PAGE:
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polarization identity

The polarization identity

This entry is about the notion in linear algebra relating bilinear and quadratic forms. For the notion in symplectic geometry see at polarization. For polarization of light, see wave polarization (if we ever write it).

Context

Linear algebra

homotopy theory, (∞,1)-category theory, homotopy type theory

flavors: stable, equivariant, rational, p-adic, proper, geometric, cohesive, directed

models: topological, simplicial, localic, …

see also algebraic topology

Introductions

Definitions

Paths and cylinders

Homotopy groups

Basic facts

Theorems

The polarization identity

Idea

Any symmetric bilinear form ()()(-) \cdot (-) defines a quadratic form () 2(-)^2. The polarization identity reconstructs the bilinear form from the quadratic form. More generally, starting from any bilinear form, the polarization identity reconstructs its symmetrization. A slight variation applies this also to sesquilinear forms. The whole business actually applies to bilinear maps, not just forms (that is, taking arbitrary values, not just values in the base field or some other line). The linearity is crucial: polarization doesn't work without addition (and subtraction); we must also be able to divide by 22. It is also possible to generalize from quadratic forms to higher-order homogenous form?s.

Statement

Let RR be a commutative ring. Let VV and WW be RR-modules, and let m:V×VWm\colon V \times V \to W be a bilinear map; that is, we have an RR-module homomorphism VVWV \otimes V \to W. Let Q:VWQ\colon V \to W be the quadratic map given by Q(v)=m(v,v)Q(v) = m(v,v); this is not an RR-module homomorphism.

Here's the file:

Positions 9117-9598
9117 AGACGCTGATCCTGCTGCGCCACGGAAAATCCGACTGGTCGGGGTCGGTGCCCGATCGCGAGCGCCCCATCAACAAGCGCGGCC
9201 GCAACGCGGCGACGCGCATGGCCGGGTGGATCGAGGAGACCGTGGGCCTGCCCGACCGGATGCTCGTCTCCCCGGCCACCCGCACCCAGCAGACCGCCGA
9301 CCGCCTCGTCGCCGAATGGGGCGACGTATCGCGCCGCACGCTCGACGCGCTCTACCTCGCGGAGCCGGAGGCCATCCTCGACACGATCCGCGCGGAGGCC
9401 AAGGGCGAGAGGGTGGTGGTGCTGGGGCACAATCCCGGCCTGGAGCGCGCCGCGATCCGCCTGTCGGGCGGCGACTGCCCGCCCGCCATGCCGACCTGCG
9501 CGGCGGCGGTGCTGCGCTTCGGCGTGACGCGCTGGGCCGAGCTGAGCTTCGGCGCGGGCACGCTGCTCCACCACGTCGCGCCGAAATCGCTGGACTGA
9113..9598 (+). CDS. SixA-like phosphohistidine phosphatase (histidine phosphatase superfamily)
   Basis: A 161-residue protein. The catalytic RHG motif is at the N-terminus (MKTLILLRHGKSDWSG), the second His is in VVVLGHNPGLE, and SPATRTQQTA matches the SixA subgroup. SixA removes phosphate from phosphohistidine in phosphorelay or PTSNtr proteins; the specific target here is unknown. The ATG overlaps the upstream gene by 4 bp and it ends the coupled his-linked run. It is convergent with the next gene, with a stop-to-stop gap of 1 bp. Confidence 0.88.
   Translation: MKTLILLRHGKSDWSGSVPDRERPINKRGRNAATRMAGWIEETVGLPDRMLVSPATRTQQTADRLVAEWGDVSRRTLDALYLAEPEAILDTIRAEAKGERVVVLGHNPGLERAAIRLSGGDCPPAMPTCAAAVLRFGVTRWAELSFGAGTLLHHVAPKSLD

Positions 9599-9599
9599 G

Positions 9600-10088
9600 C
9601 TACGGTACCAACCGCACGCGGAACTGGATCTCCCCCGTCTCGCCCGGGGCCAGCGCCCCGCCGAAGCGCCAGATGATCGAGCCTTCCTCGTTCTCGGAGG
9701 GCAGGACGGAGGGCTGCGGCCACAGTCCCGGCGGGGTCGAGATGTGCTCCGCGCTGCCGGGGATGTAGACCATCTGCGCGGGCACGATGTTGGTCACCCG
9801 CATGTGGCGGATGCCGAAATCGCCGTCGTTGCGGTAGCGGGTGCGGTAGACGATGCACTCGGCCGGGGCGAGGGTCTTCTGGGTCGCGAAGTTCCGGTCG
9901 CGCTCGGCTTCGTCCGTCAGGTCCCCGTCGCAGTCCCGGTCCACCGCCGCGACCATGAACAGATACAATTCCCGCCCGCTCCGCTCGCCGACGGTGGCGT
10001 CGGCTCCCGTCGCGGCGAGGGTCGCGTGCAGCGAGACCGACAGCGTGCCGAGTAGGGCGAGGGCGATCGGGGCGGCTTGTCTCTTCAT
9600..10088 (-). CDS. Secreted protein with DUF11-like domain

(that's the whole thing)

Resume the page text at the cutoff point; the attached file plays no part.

Then we have:

  • the parallelogram law: 2Q(x)+2Q(y)=Q(x+y)+Q(xy)2 Q(x) + 2 Q(y) = Q(x + y) + Q(x - y), and
  • the polarization identity: 2m(x,y)+2m(y,x)=Q(x+y)Q(xy)2 m(x,y) + 2 m(y,x) = Q(x + y) - Q(x - y).

Writing Q(x)Q(x) as x 2x^2 and m(x,y)m(x,y) as xyx y, these read:

  • 2x 2+2y 2=(x+y) 2+(xy) 22 x^2 + 2 y^2 = (x +y )^2 + (x - y)^2,
  • 2xy+2yx=(x+y) 2(xy) 22 x y + 2 y x = (x + y)^2 - (x - y)^2.

The polarization identity also has these alternative forms:

  • xy+yx=(x+y) 2x 2y 2x y + y x = (x + y)^2 - x^2 - y^2,
  • xy+yx=x 2+y 2(xy) 2x y + y x = x^2 + y^2 - (x - y)^2;

these may derived by adding or subtracting the parallelogram law and the first polarization identity; although the derivation requires cancelling 22, the alternative polarization identities remain valid regardless of whether 22 is cancellable in WW.